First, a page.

I would like to know why when I run gcc -v under Arch Linux, it shows the unknown word in these outputs:

Using built-in specs.
Target: x86_64-unknown-linux-gnu

while in other distro, like ubuntu it shows the distro name, like, ubuntu:

 Using built-in specs.
 Target: x86_64-ubuntu-linux-gnu
  • Where did you install this gcc from? May 29, 2015 at 23:26
  • gcc were Installed with the core packages when I was installing Arch.
    – noslin005
    May 30, 2015 at 4:35
  • Ok. Maybe check the compilation instructions for that package, then? May 30, 2015 at 7:37

2 Answers 2


As it was already mentioned in the comment, by default the target triplet is generated by config.guess script. It's logic is fairly simple. First it uses uname to get some basic system information:

UNAME_MACHINE=`(uname -m) 2>/dev/null` || UNAME_MACHINE=unknown
UNAME_RELEASE=`(uname -r) 2>/dev/null` || UNAME_RELEASE=unknown
UNAME_SYSTEM=`(uname -s) 2>/dev/null`  || UNAME_SYSTEM=unknown
UNAME_VERSION=`(uname -v) 2>/dev/null` || UNAME_VERSION=unknown

These strings are combined and matched against hardcoded patterns. The result is also hardcoded:

        echo ${UNAME_MACHINE}-unknown-linux-${LIBC}

For some systems it is possible to give more meaningful result, like IBM in "rs6000-ibm-aix".

Distribution maintainers simply override this string with their own (also hardcoded):

$ gcc -v
Target: x86_64-linux-gnu
Configured with: ../src/configure -v --with-pkgversion='Debian 4.9.2-10'

GCC 6 will probably output x86_64-pc-linux-gnu by default: updated config.guess in the upstream repository.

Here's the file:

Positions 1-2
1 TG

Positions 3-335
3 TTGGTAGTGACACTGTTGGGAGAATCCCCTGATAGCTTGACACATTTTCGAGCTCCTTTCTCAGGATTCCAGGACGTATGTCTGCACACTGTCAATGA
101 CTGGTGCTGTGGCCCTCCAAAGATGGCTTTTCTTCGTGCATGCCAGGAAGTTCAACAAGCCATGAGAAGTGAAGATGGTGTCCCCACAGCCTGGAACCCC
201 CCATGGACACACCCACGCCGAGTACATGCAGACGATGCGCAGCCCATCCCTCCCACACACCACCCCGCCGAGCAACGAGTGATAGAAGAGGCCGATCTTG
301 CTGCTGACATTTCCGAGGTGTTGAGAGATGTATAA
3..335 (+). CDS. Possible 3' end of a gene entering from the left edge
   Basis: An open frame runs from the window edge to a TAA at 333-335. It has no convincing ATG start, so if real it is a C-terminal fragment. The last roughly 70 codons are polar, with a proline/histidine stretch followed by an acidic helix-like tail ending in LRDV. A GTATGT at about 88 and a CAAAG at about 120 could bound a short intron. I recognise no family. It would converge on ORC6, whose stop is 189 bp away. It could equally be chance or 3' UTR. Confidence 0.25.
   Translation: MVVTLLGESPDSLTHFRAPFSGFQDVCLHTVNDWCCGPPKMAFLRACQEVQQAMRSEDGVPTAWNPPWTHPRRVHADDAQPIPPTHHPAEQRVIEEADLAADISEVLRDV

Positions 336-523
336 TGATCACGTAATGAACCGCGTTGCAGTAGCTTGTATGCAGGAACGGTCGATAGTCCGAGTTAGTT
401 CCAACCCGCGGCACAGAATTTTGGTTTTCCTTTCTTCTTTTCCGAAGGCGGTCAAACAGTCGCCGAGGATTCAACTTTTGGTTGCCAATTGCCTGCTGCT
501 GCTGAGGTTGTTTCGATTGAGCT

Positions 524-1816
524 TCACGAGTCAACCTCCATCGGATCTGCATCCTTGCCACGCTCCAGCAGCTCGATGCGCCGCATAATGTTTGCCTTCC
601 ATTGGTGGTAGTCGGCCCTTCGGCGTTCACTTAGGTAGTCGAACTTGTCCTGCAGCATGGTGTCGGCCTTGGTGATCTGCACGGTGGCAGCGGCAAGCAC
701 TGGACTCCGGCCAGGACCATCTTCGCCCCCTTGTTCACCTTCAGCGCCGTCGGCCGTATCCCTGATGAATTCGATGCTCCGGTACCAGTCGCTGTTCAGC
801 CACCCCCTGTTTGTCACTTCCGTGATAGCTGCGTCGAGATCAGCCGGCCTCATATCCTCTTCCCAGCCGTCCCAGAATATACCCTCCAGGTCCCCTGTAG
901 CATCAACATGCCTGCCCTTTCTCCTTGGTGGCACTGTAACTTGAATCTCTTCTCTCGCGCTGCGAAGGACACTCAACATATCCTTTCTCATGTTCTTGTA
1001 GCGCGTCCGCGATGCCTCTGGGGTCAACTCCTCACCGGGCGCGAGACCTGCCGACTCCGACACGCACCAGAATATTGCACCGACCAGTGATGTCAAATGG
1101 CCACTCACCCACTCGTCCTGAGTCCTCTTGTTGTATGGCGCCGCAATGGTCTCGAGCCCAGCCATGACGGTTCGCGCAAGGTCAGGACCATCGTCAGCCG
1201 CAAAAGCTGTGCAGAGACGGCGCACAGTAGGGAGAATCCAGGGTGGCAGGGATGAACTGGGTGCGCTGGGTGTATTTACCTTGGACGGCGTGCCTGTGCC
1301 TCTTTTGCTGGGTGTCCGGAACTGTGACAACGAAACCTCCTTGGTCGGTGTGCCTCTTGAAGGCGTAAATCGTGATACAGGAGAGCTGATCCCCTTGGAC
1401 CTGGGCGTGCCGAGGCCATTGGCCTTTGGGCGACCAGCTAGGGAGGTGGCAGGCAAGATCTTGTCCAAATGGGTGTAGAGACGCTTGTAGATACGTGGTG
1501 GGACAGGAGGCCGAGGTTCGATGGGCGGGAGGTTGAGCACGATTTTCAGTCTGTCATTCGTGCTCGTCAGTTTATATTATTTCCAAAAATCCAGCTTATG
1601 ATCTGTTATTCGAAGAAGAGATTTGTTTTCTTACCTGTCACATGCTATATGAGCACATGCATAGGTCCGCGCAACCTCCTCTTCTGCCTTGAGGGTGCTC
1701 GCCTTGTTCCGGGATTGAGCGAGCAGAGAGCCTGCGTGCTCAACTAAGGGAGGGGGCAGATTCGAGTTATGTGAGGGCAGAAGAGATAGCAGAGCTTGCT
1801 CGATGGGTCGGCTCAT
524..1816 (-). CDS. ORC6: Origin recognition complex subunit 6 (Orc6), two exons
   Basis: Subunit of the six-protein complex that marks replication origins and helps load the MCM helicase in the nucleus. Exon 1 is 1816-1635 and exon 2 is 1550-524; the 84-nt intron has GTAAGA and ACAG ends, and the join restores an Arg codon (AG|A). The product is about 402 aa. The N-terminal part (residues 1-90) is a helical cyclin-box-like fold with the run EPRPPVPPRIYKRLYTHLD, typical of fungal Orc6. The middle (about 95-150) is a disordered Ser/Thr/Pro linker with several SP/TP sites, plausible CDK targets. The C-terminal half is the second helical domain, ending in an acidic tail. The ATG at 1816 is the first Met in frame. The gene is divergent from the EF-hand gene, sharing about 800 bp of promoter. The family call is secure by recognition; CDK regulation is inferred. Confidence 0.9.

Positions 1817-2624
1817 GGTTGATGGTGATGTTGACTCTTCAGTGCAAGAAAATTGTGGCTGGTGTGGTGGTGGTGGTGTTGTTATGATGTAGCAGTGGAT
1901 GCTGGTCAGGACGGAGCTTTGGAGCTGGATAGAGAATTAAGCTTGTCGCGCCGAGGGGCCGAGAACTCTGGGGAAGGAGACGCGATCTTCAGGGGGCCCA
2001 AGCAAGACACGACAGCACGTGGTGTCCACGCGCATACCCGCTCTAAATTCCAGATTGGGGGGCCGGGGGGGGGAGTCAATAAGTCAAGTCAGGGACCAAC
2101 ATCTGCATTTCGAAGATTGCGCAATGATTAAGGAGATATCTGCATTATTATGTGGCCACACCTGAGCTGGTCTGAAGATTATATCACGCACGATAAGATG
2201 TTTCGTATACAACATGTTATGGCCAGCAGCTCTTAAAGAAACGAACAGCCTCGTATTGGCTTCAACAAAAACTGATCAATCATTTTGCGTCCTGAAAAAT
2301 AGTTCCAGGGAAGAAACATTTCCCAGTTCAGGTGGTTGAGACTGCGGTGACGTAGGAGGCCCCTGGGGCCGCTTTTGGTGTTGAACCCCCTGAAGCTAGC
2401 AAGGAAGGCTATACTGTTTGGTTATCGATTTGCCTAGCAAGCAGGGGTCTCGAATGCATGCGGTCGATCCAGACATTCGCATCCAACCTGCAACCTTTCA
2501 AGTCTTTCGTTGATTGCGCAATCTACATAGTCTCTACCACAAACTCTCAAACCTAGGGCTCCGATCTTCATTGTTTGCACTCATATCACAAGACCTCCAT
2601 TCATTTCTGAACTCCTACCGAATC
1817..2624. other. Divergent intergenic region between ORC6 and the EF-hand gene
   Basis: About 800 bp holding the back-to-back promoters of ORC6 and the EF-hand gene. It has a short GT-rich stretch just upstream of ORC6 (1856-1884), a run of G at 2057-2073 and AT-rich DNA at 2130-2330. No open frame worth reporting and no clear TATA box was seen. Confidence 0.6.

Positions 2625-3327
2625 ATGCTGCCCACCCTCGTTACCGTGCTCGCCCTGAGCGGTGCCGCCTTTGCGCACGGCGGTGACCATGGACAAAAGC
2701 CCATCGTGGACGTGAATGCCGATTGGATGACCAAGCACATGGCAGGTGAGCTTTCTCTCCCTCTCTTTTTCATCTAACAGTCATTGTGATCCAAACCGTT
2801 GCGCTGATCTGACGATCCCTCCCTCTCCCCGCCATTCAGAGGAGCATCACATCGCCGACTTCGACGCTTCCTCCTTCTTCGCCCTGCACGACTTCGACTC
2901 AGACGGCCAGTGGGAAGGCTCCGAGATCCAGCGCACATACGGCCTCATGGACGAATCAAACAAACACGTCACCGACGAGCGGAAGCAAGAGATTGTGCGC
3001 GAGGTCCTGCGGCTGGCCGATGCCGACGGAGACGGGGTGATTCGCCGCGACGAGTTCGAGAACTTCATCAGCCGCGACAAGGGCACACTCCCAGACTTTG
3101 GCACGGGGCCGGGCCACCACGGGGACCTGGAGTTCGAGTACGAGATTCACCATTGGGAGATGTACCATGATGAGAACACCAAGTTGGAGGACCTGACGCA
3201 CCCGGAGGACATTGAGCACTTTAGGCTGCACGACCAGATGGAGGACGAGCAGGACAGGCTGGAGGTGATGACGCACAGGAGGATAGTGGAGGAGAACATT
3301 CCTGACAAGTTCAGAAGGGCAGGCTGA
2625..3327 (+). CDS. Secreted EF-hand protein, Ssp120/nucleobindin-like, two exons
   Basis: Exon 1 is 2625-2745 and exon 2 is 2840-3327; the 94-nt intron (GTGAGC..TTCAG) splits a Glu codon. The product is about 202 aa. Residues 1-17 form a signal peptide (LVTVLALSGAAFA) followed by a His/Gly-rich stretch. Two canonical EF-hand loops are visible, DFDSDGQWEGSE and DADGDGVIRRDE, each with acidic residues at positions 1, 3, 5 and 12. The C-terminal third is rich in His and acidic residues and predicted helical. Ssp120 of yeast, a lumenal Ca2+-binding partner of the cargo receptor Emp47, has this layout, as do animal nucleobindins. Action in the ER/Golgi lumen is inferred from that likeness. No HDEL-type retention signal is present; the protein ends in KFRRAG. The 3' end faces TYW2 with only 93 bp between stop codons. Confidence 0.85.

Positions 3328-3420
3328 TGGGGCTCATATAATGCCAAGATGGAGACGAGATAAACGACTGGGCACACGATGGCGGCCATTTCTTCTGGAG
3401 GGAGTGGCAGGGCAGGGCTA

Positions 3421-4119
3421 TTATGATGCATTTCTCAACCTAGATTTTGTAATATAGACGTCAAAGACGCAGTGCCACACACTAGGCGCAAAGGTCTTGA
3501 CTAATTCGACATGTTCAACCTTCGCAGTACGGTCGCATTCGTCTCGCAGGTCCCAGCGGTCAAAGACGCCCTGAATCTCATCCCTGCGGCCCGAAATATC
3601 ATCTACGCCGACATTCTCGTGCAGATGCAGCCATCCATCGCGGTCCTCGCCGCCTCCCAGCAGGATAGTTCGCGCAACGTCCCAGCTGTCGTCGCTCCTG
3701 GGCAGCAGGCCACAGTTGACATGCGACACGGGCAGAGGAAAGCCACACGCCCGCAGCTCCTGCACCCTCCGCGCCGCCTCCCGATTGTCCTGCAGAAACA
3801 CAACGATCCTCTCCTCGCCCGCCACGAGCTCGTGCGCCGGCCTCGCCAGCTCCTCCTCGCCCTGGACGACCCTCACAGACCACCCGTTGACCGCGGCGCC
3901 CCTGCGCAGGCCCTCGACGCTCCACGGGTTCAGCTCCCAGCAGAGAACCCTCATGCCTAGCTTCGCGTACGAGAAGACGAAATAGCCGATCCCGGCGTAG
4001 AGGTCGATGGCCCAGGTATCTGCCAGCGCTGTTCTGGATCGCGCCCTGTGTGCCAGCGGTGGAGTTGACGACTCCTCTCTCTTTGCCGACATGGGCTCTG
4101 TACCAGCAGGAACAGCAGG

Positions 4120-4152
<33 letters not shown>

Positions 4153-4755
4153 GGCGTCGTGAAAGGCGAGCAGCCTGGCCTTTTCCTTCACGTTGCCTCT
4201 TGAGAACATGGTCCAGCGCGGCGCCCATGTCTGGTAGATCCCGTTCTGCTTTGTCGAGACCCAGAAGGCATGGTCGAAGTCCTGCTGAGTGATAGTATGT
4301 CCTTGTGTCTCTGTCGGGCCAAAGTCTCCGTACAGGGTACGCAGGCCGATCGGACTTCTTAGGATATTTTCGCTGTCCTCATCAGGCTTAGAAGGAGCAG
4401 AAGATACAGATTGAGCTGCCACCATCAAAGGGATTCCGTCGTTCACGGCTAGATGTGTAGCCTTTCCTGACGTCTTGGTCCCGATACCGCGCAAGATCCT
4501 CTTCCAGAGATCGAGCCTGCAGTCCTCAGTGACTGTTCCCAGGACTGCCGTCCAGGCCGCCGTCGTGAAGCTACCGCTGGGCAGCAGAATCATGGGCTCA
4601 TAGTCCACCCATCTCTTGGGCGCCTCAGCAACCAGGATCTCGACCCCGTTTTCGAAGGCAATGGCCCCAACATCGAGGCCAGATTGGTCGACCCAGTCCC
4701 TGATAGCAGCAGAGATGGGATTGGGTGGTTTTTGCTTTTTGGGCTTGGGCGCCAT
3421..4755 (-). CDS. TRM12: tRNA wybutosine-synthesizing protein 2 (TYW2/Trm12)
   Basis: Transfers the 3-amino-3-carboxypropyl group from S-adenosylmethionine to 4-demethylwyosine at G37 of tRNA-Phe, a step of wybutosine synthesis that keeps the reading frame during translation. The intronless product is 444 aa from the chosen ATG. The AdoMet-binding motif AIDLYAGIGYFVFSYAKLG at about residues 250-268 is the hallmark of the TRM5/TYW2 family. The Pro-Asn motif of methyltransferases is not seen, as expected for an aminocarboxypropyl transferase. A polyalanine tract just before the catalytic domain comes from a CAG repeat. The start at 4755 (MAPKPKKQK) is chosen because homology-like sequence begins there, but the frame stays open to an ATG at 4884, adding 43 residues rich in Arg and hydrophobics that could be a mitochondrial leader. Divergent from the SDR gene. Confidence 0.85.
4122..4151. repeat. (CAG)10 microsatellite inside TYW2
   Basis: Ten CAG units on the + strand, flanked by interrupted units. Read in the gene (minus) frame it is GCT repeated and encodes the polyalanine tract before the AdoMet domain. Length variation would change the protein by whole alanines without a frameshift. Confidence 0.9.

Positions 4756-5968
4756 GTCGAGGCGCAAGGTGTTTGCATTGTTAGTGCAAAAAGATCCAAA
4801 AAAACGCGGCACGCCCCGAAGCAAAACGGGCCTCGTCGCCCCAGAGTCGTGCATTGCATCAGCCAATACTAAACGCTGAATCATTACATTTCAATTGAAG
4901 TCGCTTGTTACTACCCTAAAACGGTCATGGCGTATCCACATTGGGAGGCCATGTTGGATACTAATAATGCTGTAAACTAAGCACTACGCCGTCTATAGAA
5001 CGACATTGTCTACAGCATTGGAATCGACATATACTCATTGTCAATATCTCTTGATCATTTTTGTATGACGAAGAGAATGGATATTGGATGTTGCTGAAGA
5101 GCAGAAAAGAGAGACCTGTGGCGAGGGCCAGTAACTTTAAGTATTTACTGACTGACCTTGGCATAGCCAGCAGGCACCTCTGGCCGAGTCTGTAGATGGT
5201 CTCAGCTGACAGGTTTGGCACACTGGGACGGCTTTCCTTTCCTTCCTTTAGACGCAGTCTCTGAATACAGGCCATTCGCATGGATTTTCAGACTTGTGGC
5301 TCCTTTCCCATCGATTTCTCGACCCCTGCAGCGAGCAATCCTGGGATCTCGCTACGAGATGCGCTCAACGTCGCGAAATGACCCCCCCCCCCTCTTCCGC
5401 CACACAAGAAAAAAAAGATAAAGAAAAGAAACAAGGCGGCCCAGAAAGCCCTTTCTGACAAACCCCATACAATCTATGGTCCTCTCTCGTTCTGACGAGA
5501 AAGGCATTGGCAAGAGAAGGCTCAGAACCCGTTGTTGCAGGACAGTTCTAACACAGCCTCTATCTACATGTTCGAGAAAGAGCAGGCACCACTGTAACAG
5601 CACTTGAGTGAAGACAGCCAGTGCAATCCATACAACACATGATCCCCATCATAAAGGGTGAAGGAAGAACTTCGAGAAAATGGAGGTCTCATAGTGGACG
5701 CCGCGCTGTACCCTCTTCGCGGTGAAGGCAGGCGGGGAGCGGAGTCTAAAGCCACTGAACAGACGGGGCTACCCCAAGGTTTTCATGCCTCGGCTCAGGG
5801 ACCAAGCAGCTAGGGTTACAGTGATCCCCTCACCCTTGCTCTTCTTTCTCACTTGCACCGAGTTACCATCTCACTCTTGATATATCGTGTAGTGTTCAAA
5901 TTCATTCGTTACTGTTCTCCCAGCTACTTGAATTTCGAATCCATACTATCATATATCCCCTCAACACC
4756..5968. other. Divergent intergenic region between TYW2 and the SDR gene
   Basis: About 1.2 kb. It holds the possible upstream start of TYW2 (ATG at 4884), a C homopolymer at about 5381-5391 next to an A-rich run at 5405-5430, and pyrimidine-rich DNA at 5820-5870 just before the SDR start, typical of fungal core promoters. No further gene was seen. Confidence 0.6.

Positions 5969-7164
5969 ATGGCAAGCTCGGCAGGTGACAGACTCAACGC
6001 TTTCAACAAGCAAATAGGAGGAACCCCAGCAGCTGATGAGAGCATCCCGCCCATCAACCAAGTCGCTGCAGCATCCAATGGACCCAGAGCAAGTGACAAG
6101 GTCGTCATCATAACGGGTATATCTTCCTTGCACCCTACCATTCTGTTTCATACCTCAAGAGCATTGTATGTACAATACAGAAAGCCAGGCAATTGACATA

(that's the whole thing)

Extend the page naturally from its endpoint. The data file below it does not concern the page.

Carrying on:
• Amazing that GCC 6 is developing.
    – acgtyrant
    Dec 25, 2015 at 7:58
  • 1
    OMG, so unknown is hardcoded by default.
    – acgtyrant
    Dec 25, 2015 at 8:06

That's the manufacterer part of the configuration/target triplet. The Autobook says about that:

   A somewhat freeform field which indicates the manufacturer of the system. This is often simply `unknown'. Other common strings are `pc' for an IBM PC compatible system, or the name of a workstation vendor, such as `sun'.

The autoconf manual calls it company.

I'm not an expert in compilation with GCC, but it sounds like the information provided by that field is more of informational nature and unknown is just the default value GCC uses unless explicitly overwritten. GCC on Ubuntu 12.04 for example uses x86_64-linux-gnu, Debian 7s GCC i486-linux-gnu, so it's entirely possible to leave the field empty.

  • That's pretty much it. The x86_64-linux-gnu variety are shortcut targets, standing for x86_64-unknown-linux-gnu or x86_64-pc-linux-gnu. gcc -v shows the target it was compiled for, and config.sub gives the canonical triplet (look for it in /usr/share/misc on Debian-derived systems with autotools-dev installed). May 30, 2015 at 8:44

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